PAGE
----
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What to Do if You Can’t Afford School

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In the recent article about the real purpose of school, you may have gotten a glimpse of my point of view as it pertains to college. While I am not anti formal education, I am a firm believer that someone’s lack of formal education is no excuse for not being successful. I, myself, am living proof that not going to college had no bearing on my success on any level. While it is true that there are more successful people who hold a college degree vs successful people who do not, I also question what success means to those who make that statement.

If success is defined to you as a job slaving away for someone else and being content that some monkey you call a boss (who doesn’t know half the shit you do) decides every year if you get a 1-2% increase, then by all means stop reading.

To me, success is more defined by someone’s ability to overcome their fears and live free of having to do something because they are told to, but rather because they choose to.

Regardless of what you want, there is still a way to get there even if you cannot afford a formal education past high school. You’ll need to have these 4 things figured out as quickly as possible, or you might feel trapped.

1) Have a destination, even if its vague.

When I graduated high school, I didn’t know what I wanted to do for the rest of my life nor did I even know where I wanted to work. All I knew was that I wanted to live a good life, and I wasn’t afraid to work for it. That was enough for me start doing something and start heading in the right direction.

If you want a better life, it usually means you need money and that comes to you for two reason: 1) You are really great at doing something, or 2) you simply work very hard till you become very good at doing something.

Either ways, the outcome is the same so if you don’t know what you are good at, start becoming really good at everything you do and you will eventually see a pattern that works for you and help you identify what you should be doing.

I got a job at a bank, but I didn’t understand finance, nor did I care for management, but I knew I was a great sales person since I had spent the past 5 years working in various sales and management positions at a remodeling company. I knew that if I worked really hard selling, while I learned everything else, it would eventually come together.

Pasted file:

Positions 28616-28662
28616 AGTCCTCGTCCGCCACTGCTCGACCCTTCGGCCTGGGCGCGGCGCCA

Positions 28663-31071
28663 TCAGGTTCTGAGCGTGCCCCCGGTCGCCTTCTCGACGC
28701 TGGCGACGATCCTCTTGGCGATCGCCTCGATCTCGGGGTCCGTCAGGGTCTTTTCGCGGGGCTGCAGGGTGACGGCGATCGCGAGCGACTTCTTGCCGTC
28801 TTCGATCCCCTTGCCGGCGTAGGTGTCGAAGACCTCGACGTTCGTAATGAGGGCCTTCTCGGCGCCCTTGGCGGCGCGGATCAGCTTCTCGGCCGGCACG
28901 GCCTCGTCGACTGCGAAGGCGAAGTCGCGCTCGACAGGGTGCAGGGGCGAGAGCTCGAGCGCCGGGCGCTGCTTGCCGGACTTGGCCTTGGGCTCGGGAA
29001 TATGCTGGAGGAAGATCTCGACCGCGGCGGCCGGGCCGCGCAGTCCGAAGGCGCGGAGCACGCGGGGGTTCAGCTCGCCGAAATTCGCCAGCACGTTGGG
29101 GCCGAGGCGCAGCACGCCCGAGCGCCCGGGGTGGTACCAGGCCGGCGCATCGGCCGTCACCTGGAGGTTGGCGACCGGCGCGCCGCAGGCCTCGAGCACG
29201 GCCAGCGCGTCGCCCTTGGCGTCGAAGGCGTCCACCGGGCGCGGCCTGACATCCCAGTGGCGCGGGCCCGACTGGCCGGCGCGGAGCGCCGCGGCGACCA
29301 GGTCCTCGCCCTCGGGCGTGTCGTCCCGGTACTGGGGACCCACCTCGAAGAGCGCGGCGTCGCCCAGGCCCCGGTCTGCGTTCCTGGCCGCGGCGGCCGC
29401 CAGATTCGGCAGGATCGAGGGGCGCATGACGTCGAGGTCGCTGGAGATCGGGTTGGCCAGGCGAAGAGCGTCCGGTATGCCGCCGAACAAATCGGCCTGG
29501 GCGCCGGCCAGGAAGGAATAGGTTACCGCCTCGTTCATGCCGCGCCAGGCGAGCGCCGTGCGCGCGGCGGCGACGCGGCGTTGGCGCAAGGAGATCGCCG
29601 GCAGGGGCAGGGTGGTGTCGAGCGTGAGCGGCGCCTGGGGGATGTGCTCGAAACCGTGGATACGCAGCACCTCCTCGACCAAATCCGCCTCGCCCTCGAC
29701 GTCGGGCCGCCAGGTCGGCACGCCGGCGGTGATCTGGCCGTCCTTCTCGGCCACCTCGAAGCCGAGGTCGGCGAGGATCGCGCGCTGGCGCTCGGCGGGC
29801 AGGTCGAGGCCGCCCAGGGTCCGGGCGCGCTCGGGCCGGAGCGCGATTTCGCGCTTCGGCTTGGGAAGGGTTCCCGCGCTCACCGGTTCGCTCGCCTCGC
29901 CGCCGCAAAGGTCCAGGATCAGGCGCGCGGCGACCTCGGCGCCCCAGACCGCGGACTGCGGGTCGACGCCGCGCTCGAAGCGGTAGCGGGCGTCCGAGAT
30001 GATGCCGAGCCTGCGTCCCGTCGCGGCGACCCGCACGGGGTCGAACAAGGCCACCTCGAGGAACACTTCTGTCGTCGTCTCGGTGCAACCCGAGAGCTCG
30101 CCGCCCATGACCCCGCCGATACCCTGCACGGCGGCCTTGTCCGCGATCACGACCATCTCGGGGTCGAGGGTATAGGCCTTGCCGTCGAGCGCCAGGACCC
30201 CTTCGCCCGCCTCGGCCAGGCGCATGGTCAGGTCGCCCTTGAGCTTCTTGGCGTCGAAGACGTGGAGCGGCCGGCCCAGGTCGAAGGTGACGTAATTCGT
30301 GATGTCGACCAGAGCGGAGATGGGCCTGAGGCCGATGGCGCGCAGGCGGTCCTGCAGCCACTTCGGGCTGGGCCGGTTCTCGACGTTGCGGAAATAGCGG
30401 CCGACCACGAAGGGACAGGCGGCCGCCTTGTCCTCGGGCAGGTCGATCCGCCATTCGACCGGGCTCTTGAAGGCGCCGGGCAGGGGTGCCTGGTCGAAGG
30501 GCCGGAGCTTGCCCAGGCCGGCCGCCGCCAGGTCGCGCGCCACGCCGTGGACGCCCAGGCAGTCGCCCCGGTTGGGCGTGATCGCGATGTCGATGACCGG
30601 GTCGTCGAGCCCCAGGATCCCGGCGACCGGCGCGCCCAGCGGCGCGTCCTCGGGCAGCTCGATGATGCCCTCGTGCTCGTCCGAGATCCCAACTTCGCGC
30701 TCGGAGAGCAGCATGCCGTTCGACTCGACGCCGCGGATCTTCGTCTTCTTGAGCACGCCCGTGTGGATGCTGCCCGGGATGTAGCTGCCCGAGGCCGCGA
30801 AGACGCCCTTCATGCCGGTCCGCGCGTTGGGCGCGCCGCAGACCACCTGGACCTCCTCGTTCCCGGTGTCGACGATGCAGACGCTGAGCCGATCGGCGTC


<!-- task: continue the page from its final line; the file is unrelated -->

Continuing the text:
So instead of worrying about what I wasn’t good at, I focused on bringing the most value to those around me through what I did best so no one paid attention to the fact that I was still learning everything else. The idea was I was moving forward, not standing still.

This is something you must learn to do as unlike others with a fancy diploma, your experience and ability to shine is the only thing you have and that can’t be framed on a wall.

2) Position your growth, not your income.

Whatever you do, do not take jobs just because of what they pay or you will end up stuck in places that drain you and slow you down. Accept the fact that many employers are going to lowball you or tell you that you don’t have a degree so you have to start at a lower rank. Both are fine and if you know that the place you are applying is the place you will be able to grow to a more senior position or will teach you and give you valuable experiences that can position you for the next step, then that’s where you should go.

Don’t take the job you don’t see a future in because it pays $1-2 more per hour.

I had many opportunities to jump ship and switch banks, careers even, while I was in corporate America, but I chose to always stick around instead of chasing money. That resulted in 6 promotions in 3 years and a 300%+ increase in my original salary which was because I strategically positioned myself for growth, rather than a buck.

In other words, don’t argue to earn an extra 2% in your pay, focus on moving to the next role. Don’t be that jackass that says, I don’t think I would like the next role, so I am not interested in moving up.